There are still several pending questions around Nintendo’s latest masterpiece, The Legend of Zelda: Breath of the Wild. Fans discover new secrets hidden in Hyrule every day (ex. SOS signal in the Divine Beasts theme songs) and it takes a lot of interviews, dev diaries or all kinds of behind-the-curtains looks to understand how this latest instalment redefines the whole franchise. So today, here’s a new piece in the Zelda BotW puzzle.
In an interview given for Game Rant, Zelda: Breath of the Wild Director Hidemaro Fujibayashi shared his thoughts on many interesting subjects like the overwhelming reception by players, how the choice of an open world will shape the future of the franchise, where did the team come up with the idea of including the four Divine Beasts. And Fujibayashi finally gives an official start of answer to the question all fans have been dying to know: Where does Zelda BotW fit within the official timeline? While he doesn’t precisely say in what exact timeline Breath of the Wild is placed, it confirms an essential part of fans’ theories. Maybe Eiji Aonuma will share more details during his masterclass at the Japan Expo.
Here are these excerpts taken from Game Rant’s interview of Hidemaro Fujibayashi on Zelda BotW. You can read the rest here.
Are you surprised by the reaction that The Legend of Zelda: Breath of the Wild has garnered from critics and fans thus far? Namely, all of the perfect scores and its status as one of the highest rated games ever made.
Yes we are. The entire staff did all they could to provide a polished product but even so the better-than-imagined reception has surprised us. We’re especially pleased to see all the inventive things people are trying and how much they are enjoying exploring the world as this is the gameplay we were aiming for.
Where does Breath of the Wild fit within the official Zelda timeline?
It takes place in an age long, long after any of the titles released to date. It is the most recent age. And because of this we believe players will be able to easily immerse themselves in the game. Of course, regardless of the time period, the story does unfold in Hyrule so for those who’ve played other titles in the series there will be a lot of recognizable places to enjoy.
Where did the concept for the Divine Beasts come from?
These came from an idea we had to solve two challenges we were facing at the time in terms of game design specifications; we wanted to create four moving dungeons which made use of the game physics, and we wanted to strengthen the romance of exploring a large overworld (the joy of discovery). The idea of having these huge mysterious objects, which in reality contained large dungeons, moving about and drawing players toward them seemed interesting.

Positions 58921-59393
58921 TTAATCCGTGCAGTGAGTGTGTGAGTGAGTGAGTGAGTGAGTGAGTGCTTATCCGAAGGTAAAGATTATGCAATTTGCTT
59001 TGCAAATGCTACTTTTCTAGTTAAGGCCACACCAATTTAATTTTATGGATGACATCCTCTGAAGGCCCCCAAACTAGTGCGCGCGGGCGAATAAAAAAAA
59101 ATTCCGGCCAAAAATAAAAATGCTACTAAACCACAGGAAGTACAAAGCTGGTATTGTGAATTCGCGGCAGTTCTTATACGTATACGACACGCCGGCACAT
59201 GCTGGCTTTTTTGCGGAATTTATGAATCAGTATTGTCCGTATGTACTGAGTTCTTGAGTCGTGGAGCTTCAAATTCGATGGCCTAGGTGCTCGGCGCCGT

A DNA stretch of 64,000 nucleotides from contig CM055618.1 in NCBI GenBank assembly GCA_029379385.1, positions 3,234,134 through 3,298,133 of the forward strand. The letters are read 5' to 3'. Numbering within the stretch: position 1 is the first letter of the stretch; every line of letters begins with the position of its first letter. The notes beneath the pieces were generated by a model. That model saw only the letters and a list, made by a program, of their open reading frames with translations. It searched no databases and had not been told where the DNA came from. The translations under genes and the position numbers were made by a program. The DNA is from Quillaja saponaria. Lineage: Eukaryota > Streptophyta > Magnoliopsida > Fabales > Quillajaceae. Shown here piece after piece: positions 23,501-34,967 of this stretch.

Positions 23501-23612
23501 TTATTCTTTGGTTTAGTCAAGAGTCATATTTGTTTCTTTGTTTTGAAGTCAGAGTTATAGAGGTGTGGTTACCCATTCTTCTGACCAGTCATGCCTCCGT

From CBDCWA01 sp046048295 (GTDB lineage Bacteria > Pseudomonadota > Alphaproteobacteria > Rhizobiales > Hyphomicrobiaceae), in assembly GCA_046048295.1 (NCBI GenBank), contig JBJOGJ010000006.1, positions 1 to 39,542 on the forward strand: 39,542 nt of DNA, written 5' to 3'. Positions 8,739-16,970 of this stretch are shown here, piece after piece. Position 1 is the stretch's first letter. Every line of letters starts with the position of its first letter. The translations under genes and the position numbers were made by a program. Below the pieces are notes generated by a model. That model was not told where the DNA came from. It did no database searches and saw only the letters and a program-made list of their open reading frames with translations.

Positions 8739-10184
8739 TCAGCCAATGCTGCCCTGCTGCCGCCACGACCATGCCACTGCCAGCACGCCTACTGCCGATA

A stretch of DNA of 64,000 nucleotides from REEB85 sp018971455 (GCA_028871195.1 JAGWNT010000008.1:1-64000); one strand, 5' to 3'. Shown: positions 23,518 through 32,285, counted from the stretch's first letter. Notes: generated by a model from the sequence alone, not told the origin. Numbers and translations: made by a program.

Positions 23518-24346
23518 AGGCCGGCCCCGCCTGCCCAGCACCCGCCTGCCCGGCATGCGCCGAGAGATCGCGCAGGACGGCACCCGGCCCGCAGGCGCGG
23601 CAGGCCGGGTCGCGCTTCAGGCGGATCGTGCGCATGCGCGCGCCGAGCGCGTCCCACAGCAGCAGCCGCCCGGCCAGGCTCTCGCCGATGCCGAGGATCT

As far as the design motif is concerned we drew inspiration from the divine beasts in Chinese mythology said to protect the four compass directions; the azure dragon of the east, the vermillion bird of the south, the white tiger of the west, and the black tortoise of the north. For the motif of each individual Divine Beast we took into consideration the users’ familiarity with the animals chosen, the ease with which we could make the odd sizes and movement appealing, the ease with which we could capture the users’ attention, and how to a capture the mystique (puzzle) of whether the beasts were friend or foe.
Could you comment on the early concepts for The Legend of Zelda: Breath of the Wild?
In reality we didn’t start from the concepts of “open-air” or “returning to the essence” we just wanted to make a game in a big, continuous world focused on exploration and discovery. Early on while considering these concepts “open-air” and “returning to the essence” were the words that seemed to fit the ideas best, and they became the vocabulary with which Mr. Aonuma and the staff discussed them. You progress through the world, see interesting terrain and other elements, create hypotheses and expectations about the things you see, and experiment. You try something and you get the reaction you were envisioning. After repeating this for a time the player grows, that’s the cycle. That sort of experience is the real pleasure, the essence, of Zelda and from the beginning we really just wanted to create a game where that could be savored again and again, that was our guiding principle.
Will this open-world design be a new standard for the Zelda series going forward?
We can’t really say much at the moment but there are lots of things in this current game design we still want to explore. If, as a result of that exploration, we feel positive we can provide our audience with new experiences it’s possible this design could become the standard.